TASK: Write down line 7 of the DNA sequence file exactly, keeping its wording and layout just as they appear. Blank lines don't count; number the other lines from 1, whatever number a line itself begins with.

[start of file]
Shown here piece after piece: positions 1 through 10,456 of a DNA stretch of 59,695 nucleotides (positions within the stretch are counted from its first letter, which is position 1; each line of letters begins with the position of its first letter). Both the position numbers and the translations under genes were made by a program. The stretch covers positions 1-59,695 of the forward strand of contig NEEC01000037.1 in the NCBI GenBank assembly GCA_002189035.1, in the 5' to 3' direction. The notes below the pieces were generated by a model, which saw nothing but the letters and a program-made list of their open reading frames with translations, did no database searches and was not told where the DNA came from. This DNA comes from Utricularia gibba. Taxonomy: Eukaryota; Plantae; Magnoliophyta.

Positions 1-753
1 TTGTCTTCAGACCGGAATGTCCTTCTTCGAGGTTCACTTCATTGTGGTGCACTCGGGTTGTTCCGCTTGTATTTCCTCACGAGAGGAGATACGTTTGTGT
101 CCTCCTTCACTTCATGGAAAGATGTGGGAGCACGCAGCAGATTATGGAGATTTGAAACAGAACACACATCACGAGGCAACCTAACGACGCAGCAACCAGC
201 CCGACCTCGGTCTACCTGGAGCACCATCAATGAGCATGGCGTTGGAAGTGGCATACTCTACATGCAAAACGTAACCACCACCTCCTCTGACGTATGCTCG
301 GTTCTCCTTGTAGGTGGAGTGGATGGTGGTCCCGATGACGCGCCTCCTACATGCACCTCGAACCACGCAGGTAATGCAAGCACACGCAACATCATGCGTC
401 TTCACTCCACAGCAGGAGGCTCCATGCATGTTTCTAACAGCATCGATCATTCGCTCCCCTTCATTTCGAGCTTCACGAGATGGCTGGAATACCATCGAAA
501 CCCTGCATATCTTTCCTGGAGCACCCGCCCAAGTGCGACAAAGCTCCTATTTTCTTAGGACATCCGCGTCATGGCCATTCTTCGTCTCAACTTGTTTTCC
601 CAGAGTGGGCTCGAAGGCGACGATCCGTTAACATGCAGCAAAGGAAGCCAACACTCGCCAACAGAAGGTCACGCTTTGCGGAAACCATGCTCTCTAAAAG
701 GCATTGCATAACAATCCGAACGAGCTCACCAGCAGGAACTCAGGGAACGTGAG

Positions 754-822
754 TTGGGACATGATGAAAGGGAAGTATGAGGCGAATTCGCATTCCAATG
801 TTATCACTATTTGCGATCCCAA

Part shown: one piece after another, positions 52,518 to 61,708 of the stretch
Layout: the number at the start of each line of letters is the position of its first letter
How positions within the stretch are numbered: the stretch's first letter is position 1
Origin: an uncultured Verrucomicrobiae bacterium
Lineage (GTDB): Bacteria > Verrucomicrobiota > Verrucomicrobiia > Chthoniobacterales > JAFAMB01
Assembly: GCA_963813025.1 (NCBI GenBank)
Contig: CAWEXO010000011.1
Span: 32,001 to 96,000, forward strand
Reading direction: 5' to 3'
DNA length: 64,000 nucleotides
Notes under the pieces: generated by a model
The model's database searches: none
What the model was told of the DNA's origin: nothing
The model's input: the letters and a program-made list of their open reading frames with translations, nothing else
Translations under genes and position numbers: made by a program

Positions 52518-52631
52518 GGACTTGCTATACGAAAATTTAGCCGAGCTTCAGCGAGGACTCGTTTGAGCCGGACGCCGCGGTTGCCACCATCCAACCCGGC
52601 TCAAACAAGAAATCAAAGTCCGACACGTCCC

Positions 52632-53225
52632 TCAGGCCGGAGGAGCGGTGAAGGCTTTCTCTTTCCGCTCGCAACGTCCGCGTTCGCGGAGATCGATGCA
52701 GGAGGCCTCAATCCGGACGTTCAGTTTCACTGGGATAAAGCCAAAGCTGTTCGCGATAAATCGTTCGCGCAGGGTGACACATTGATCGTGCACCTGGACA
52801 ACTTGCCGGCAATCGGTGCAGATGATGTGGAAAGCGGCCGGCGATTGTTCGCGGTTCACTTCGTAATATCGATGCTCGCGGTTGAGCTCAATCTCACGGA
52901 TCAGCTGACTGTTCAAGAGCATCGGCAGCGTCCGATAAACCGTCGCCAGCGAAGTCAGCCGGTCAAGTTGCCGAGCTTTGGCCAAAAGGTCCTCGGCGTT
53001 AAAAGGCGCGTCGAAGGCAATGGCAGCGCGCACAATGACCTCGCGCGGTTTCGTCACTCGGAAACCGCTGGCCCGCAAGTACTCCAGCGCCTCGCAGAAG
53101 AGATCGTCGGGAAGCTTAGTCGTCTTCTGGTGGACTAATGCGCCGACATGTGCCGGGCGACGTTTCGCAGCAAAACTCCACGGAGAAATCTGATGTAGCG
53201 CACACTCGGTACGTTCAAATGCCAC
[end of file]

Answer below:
401 TTCACTCCACAGCAGGAGGCTCCATGCATGTTTCTAACAGCATCGATCATTCGCTCCCCTTCATTTCGAGCTTCACGAGATGGCTGGAATACCATCGAAA